When being princess for a day turns fowl

This is a story about a chicken. It’s not an earth-shattering story like so many stories these days, particularly that horrific one halfway around the world that occupies our hearts and minds and plays out a hundred different ways when you lie awake in the dark.

This is a quiet story, but we could all use something quiet about now—a diversion of sorts, if just for a moment.

We have a granddaughter who is one of the sweetest, softest things that ever fell from heaven. That might sound boastful, but it is only by way of contrast that we know she is sweet and soft. Our group as a whole is loud. We play loud, laugh loud and rib one another loud.

But this one is soft. Her voice is soft, her manner is soft and her gaze is soft. Even the hair that tumbles across her face is soft.

She lives in the country in a house her daddy and grandaddy built. She can see the chicken coop from the window in her daddy’s home office. She visits the coop every day.

The chickens flock around her, kicking up dust, cutting in front of her, erratically darting here and there. But one chicken walks a steady path, following the little girl. The two are close, so close that the girl has named the chicken after herself.

And so, Emma the chicken trails Emma the girl as she meanders down a path and ambles up a small rise to a plastic playset.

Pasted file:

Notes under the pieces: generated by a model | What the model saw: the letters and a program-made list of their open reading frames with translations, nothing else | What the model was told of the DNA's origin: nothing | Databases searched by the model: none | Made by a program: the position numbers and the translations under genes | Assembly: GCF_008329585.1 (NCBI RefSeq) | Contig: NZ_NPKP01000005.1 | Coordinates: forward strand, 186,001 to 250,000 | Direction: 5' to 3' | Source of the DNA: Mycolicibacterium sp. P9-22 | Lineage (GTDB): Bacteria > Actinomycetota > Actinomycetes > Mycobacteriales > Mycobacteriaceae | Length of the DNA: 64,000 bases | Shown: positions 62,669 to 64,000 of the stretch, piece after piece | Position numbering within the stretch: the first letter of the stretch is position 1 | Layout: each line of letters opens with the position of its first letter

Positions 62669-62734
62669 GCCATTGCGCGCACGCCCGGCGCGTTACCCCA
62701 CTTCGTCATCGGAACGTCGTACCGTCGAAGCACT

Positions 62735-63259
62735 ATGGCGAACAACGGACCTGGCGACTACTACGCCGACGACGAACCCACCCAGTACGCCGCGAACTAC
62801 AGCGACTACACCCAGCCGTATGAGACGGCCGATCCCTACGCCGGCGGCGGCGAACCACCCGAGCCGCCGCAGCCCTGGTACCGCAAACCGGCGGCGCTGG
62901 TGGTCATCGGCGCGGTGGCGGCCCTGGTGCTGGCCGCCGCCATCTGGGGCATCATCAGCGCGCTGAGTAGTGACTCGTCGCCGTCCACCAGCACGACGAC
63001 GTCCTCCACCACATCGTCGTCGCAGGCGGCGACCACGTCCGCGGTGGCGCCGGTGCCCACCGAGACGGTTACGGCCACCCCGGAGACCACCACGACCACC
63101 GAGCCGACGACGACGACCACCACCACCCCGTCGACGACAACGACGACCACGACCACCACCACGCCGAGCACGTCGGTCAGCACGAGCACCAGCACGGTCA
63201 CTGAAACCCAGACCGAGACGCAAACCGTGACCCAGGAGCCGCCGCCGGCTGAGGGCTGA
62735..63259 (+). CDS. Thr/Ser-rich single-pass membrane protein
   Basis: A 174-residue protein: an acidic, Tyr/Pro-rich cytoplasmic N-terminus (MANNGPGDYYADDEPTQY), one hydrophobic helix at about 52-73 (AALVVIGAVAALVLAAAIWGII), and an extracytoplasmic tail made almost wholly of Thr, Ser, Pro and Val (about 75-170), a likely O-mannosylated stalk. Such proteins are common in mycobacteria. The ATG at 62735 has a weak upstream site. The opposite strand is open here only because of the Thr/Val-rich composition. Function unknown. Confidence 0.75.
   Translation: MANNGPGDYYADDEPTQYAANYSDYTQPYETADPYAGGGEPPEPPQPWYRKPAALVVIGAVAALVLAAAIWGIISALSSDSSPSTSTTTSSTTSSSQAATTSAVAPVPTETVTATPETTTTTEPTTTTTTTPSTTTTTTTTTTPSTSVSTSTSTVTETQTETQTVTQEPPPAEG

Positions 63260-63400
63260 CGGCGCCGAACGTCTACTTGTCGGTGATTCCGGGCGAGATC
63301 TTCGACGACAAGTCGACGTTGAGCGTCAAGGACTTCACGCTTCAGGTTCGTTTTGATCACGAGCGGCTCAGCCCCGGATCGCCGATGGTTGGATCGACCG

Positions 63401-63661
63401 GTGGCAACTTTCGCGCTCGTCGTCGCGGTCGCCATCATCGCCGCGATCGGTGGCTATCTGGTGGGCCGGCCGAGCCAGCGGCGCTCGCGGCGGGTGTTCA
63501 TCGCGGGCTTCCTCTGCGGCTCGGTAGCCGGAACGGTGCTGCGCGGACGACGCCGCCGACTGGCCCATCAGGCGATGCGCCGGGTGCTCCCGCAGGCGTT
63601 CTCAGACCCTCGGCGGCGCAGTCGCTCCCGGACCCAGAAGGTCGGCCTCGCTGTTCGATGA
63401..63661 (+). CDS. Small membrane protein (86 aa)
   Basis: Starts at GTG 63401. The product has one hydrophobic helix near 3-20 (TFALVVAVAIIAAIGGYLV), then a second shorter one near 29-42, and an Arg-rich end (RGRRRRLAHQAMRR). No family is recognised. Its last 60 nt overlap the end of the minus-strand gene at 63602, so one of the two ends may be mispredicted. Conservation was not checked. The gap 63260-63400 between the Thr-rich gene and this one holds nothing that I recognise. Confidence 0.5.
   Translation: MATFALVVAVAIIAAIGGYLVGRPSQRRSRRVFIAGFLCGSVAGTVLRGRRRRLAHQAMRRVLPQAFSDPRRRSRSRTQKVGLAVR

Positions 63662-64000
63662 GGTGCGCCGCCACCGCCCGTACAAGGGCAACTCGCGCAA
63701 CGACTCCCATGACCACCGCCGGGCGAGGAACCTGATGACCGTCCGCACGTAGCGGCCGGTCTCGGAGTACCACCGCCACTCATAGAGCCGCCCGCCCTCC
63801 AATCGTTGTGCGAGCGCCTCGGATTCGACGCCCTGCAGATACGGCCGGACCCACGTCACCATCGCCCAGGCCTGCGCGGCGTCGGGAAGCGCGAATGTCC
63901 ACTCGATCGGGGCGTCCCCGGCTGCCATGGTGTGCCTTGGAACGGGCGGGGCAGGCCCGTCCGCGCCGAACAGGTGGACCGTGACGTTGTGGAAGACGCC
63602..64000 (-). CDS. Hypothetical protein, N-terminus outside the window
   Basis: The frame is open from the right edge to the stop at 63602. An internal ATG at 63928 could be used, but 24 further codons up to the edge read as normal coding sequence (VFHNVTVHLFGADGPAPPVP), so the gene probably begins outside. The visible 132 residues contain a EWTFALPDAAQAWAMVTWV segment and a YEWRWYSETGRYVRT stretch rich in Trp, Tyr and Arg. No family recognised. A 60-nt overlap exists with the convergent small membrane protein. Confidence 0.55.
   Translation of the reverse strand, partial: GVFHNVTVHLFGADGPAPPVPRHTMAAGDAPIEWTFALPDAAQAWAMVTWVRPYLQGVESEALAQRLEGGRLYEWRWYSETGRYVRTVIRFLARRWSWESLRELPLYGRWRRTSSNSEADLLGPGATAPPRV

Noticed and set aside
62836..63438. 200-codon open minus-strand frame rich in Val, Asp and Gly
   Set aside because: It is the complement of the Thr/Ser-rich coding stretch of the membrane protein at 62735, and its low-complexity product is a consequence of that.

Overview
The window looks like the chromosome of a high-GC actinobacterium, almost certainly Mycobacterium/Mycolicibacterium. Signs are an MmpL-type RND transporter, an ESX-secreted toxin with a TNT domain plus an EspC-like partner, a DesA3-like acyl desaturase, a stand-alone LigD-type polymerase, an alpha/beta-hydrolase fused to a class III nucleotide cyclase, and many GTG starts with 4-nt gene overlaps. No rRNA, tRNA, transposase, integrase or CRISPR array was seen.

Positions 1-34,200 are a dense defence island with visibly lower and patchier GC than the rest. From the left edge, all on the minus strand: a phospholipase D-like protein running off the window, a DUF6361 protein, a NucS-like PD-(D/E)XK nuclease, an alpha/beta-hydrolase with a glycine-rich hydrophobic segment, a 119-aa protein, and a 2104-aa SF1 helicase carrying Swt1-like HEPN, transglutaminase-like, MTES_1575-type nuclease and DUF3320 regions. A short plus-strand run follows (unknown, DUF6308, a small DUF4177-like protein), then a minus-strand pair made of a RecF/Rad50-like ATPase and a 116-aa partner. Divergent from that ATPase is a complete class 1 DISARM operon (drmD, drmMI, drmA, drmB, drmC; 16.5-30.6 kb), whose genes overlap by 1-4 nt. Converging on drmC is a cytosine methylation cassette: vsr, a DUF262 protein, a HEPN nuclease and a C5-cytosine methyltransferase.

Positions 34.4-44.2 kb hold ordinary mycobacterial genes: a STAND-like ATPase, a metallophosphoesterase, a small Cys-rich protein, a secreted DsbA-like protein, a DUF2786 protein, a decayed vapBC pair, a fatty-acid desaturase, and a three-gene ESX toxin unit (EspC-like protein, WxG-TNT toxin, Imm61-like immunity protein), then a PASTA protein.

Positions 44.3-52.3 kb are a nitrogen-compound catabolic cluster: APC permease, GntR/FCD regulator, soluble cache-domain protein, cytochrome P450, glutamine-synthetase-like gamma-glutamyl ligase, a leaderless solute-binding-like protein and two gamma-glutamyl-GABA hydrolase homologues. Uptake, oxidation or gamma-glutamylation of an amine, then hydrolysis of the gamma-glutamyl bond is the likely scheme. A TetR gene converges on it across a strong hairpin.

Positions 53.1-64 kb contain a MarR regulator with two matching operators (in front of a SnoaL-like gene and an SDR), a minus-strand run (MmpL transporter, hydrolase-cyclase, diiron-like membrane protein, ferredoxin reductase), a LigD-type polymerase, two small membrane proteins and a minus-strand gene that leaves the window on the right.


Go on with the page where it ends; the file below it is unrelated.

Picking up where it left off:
Sometimes they sit together next to the playhouse or on the slide, Emma the girl with Emma the chicken often nestled in her lap. The two Emmas watch treetops sway in the wind and study clouds floating across the sky.

Little Emma’s face is peaceful. Emma the chicken’s face is well, in my book, a bit too intense with those beady eyes and sudden jerking moves. Yet, once the chicken is in Emma’s lap, the old gal becomes restful, nearly sleeping with her eyes open.

Because you do things for those you love, soft Emma set to work at the kitchen table with yellow construction paper, tape and scissors. The zig zags were not easy to cut. They never are. It takes determination to get them even, particularly on a small scale. As for circumference, Emma the crafter probably doesn’t know what circumference means, but she knew the circle had to be just the right size.

She worked and worked, taping and cutting, cutting and taping, until at last she was satisfied.

She took her gift to Emma the chicken who received it with grace. The bird wore the gold crown and was the princess chicken for one fine day.

Well, not an entire day, but at least until the other chickens began pecking at her crown in fits of jealousy, knocked it from her head and trampled it underfoot. I think I saw that happen at a pageant once.

Nevertheless, Emma the girl was smiling, pleased that Emma the chicken had liked the crown and worn it. And for a brief moment, Emma the chicken didn’t look so intense and high-strung. She looked calm and at peace, as though she was sincerely pleased to be loved.

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